Of course, the original Malory depicted a society with fairly strict gender roles, which may not to be the tastes of all groups. 5th Edition acknowledges this and offers suggestions for traditions and inspirations for female knights, so if you want to have women on the Round Table you can, and gender-based stat differences are not enforced. For my game, the women in my group actually wanted to have the gender bar in place at least at first; one of them liked the idea of playing a man, whilst the other found the whole “woman masquerading as a man to prove herself worthy of being a knight” to be an exciting character concept and so the gender bar was necessary to make that character concept viable in the first place, but this is obviously something that different groups will need to come to a decision on among themselves and it’s nice that the core rules do not, unlike in prior editions, assume a particular answer to that question.
Appendices offer systems for classic Arthurian exploits like tournaments, hunting, and courtly love; the major thing the book is lacking is a detailed overview of the Arthurian saga itself. But that’s not such a major problem because all that comes in the other release ArtHaus offered for this edition of the game – the mighty, majestic, Great Pendragon Campaign.
The Great Pendragon Campaign
Although described as a supplement, The Great Pendragon Campaign is so central to Pendragon that I personally consider it to be a core book. Although snippets of it had come out before – The Boy King covering the Sword In the Stone era, for instance, or the more modest Pendragon Campaign – it was only with the release of The Great Pendragon Campaign that the full sweep of the saga, from the time of Uther Pendragon to the anarchy of the interregnum to the emergence, rise, and fall of Arthur himself, was offered in one grand supplement. The book divides the Arthurian saga into several distinct eras, and offers useful supplementary information on how equipment, fashions, styles and society develops over these eras. Stafford cleverly embraces the anachronisms involved in most renditions of the Arthurian saga by making them a side-effect of the Enchantment of Britain that Arthur’s reign represents; the early Uther period is a grimy, realistic Dark Age era, and the subsequent eras take in different phases of medieval England until the final phase borrows from the aesthetics of the Wars of the Roses that brought the medieval dream to an end in English history.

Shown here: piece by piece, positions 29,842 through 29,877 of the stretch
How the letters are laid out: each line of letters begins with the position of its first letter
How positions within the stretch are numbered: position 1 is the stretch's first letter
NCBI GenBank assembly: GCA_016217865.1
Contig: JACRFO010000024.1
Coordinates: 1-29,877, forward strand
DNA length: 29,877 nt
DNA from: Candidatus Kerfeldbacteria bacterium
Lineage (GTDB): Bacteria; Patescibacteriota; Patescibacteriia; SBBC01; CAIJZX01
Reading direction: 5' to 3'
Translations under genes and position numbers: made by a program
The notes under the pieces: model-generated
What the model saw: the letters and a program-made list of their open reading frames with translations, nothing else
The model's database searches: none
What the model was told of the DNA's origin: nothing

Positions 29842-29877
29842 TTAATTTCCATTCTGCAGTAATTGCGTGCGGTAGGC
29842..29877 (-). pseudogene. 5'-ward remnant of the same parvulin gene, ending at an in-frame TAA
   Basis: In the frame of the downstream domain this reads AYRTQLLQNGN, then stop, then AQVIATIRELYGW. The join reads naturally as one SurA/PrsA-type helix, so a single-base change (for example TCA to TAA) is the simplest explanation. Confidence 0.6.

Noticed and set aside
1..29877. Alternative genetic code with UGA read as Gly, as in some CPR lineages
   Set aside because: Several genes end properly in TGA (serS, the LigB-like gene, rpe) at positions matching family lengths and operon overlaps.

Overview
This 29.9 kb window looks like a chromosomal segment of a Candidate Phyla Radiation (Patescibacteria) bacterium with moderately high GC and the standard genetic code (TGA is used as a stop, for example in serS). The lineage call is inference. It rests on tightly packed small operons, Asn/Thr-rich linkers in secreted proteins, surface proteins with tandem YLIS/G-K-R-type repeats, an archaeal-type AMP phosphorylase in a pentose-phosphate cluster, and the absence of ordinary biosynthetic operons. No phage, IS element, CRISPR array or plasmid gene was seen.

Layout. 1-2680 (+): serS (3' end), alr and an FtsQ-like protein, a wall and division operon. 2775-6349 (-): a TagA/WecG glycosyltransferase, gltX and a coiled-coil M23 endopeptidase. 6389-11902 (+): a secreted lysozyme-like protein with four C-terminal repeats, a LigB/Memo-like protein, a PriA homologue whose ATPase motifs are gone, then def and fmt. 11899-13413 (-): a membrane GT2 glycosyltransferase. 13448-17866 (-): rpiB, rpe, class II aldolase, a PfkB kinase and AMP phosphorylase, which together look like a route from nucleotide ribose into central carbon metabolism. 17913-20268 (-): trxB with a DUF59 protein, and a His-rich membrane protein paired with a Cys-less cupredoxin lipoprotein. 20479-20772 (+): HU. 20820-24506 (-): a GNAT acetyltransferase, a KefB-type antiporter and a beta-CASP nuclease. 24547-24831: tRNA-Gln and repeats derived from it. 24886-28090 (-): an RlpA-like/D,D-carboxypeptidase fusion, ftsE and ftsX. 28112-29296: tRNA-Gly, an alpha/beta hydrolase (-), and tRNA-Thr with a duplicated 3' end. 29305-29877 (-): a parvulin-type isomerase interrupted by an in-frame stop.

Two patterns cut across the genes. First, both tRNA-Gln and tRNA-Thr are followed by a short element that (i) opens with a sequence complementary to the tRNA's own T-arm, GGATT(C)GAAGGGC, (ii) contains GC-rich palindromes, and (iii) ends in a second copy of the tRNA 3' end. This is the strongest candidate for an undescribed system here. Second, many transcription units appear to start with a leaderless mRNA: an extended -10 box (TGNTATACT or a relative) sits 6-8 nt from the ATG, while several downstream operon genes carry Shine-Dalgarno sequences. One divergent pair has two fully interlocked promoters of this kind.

Within each chapter, the major canonical events that occur during each year are offered, for the referee to weave the PCs’ stories into and out of as they see fit. (I went a bit radical and had one of the PCs adopt the baby Arthur, for instance.) Numerous scenario seeds are offered up and battles are detailed, in sufficient number that you can pretty much run the entire decades-long campaign just from the material in this book (as I largely did, with a few major exceptions as the result of player action).